ASAP: Connecting The Dots
A RAND study issued today announced the development of the concept for the Atypical Signal Analysis and Processing (ASAP) network and database that could serve as a central clearinghouse for intelligence data.
The study outlines how the ASAP design could use some of the same “mental rules” that intelligence analysts use to quickly analyze huge volumes of information to identify unusual and suspicious activity – similar to the way Internet search engines like Google find information by searching vast amounts of data.
“An information search that could take dozens of intelligence analysts days to complete could be carried out within hours by ASAP,” said John Hollywood, a RAND researcher who is the report’s lead author. “This is like giving someone who is looking for a needle in a haystack an incredibly powerful magnet.”
A network of computers would then use the database to process and filter the raw data. The network would look for out-of-the-ordinary signals that deviate from typical patterns of behavior and might indicate terrorist activity – such as target casing, training, clandestine communications, smuggling and buying weapons.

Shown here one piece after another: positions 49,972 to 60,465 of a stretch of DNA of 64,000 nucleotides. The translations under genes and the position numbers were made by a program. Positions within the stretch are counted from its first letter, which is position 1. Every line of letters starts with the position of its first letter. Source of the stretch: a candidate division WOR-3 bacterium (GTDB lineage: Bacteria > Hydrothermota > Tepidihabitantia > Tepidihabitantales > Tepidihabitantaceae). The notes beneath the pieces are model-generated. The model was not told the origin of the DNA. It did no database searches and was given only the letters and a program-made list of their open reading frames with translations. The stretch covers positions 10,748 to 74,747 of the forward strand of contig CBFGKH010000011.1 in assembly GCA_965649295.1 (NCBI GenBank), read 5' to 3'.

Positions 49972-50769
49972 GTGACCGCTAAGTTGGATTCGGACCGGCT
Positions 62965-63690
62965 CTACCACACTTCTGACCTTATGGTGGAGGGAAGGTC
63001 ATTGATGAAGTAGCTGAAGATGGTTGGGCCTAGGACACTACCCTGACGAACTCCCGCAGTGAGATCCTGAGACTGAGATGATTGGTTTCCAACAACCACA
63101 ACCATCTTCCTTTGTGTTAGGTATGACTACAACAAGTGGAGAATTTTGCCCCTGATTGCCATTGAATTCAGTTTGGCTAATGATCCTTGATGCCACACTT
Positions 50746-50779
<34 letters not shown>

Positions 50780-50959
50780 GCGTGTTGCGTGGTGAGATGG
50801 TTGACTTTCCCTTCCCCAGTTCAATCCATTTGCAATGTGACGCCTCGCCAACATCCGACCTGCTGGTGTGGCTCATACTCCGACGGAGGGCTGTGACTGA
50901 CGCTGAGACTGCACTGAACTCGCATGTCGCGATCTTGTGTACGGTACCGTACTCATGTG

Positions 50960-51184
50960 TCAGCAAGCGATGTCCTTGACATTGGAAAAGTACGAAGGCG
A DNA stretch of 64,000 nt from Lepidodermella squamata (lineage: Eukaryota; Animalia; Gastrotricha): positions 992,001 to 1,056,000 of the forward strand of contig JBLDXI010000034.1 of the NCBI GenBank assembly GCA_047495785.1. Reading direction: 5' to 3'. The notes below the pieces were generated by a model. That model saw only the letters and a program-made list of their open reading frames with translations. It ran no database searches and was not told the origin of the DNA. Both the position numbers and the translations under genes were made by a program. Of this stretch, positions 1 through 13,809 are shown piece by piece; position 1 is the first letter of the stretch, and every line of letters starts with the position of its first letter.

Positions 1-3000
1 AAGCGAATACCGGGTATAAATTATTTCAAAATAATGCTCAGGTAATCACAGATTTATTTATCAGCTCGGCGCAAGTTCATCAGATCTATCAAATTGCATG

Computers would then examine the data that was flagged for scrutiny to identify and prioritize information, using factors such as how “out of the ordinary” the data is, and how related it is to information and patterns pertaining to terror attacks. The computers would develop and test scenarios that direct intelligence analysts to the most relevant and important discoveries for further investigation.
Here is an example of how ASAP could work: Harbor officials report the sudden arrival of 18 fishing boats, all registered to the same foreign company. By itself, this means little. However, the officials note that – based on routine inspection – there is no increase in fishing demand in the area, the boats have extremely powerful engines for fishing vessels, the boats give off an odd smell, and the captains have no prior experience with fishing or sailing. Then other import-export officials note the shipment of the high-speed boats by the same foreign company – but that the boats appear at a port other than where the company said they would be, and the company declares 24 boats, not 18. ASAP would detect these unusual observations, detect the relationships between them and alert analysts to investigate further.